First look: An artist's impression shows what part of Te Atamira will look like on completion


Work on the fit-out of Queenstown’s new arts and cultural hub, Te Atamira, will hopefully start at the beginning of next month thanks to a $700,000 grant from Central Lakes Trust (CLT).

Te Atamira development director Olivia Egerton says the grant takes the charitable trust past the half-way mark of fundraising for the $4.2 million project.

‘‘We are all elated.

‘‘The trust’s support is integral to achieving the fundraising goals for Te Atamira, and we are delighted to have CLT’s commitment towards this much-needed community facility.

‘‘We are continuing to push forward, and we will hopefully commence work on the fit-out in
the first week of November.’’

Egerton, who’s hopeful other funders will also come to the party, says the trust’s support’s
an important ‘‘seal of approval and vote of confidence’’ in the project, which is ‘‘by and for the community’’.

‘‘It also realises the decades of hard work of many who have supported arts and culture, and done so without fit-for-purpose facilities.

‘‘Hopefully, they will soon have a well-designed and equip ped space to create in.’’

On completion the facility, spread across two tenancies at Remarkables Park, will cater to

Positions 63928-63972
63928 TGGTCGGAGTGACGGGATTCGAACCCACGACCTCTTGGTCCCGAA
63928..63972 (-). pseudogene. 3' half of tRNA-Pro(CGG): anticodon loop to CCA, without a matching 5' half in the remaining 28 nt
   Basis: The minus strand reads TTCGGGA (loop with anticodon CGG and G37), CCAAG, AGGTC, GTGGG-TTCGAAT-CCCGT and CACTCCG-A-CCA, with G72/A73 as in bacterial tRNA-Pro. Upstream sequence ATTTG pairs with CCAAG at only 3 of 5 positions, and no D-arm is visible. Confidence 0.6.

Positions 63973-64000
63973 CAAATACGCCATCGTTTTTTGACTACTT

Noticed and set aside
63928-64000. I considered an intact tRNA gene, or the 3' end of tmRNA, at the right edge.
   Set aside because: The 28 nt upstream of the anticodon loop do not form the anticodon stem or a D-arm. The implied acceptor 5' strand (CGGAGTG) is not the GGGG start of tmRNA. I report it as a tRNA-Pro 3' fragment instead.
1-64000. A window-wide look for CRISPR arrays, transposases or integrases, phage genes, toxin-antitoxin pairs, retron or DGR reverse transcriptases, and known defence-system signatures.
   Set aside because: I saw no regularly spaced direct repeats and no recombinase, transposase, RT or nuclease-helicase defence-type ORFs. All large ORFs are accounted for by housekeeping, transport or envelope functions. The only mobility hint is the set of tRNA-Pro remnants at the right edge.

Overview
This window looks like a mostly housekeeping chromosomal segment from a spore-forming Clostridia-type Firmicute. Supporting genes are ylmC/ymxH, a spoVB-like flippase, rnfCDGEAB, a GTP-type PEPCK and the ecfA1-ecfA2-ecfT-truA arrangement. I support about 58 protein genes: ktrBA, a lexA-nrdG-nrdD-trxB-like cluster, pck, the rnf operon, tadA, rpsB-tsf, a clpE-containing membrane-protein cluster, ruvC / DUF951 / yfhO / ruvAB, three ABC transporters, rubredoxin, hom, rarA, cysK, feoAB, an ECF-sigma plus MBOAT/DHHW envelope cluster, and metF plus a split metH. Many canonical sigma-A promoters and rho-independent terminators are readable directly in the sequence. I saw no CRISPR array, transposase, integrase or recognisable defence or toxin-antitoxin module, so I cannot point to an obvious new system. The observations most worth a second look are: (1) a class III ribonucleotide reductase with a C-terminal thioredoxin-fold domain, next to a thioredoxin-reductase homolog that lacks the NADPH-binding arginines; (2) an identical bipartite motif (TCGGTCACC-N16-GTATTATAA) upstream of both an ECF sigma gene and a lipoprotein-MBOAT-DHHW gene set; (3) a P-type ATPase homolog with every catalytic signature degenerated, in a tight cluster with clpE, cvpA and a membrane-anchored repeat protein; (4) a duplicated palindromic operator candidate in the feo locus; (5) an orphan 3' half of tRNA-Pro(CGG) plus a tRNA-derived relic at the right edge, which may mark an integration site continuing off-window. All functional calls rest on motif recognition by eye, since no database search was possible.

more than 40 groups and organisations, housing two dance studios, two theatre spaces, a
recording studio, multiple artist studios and music spaces, a pottery workshop, workshop
classroom, curated art gallery and flexible youth-focused space.

Groups keen to use the space so far include the Wakatipu Potters and Queenstown Performing Arts Trust, which includes DEVOS dance, Wakatipu Conservatoire of Classical Ballet, Remarkables Dance Crew, Turn Up The Music, Queenstown Arts Centre and independent art and music teachers.

CLT chair Linda Robertson says the trust recognises the need to respond to the region’s  population growth and the importance of arts and culture to its long-term resilience.

‘‘Arts and culture enrich people’s quality of life and con tribute to the cultural, social and
economic vitality of the district, something we need more than ever.

‘‘That over 40 groups have already indicated they would use the space shows the demand is certainly there,’’ she says.

Other local projects to receive grants in the trust’s latest funding round are Arrowtown
School, which got $45,000 for a playground climbing frame, Te Kura Whakatipu o Kawarau,
which got $55,000 for its playground project, and Wakatipu Yacht Club, which received
$10,200 for RS Quest boats for its learn-to-sail programme.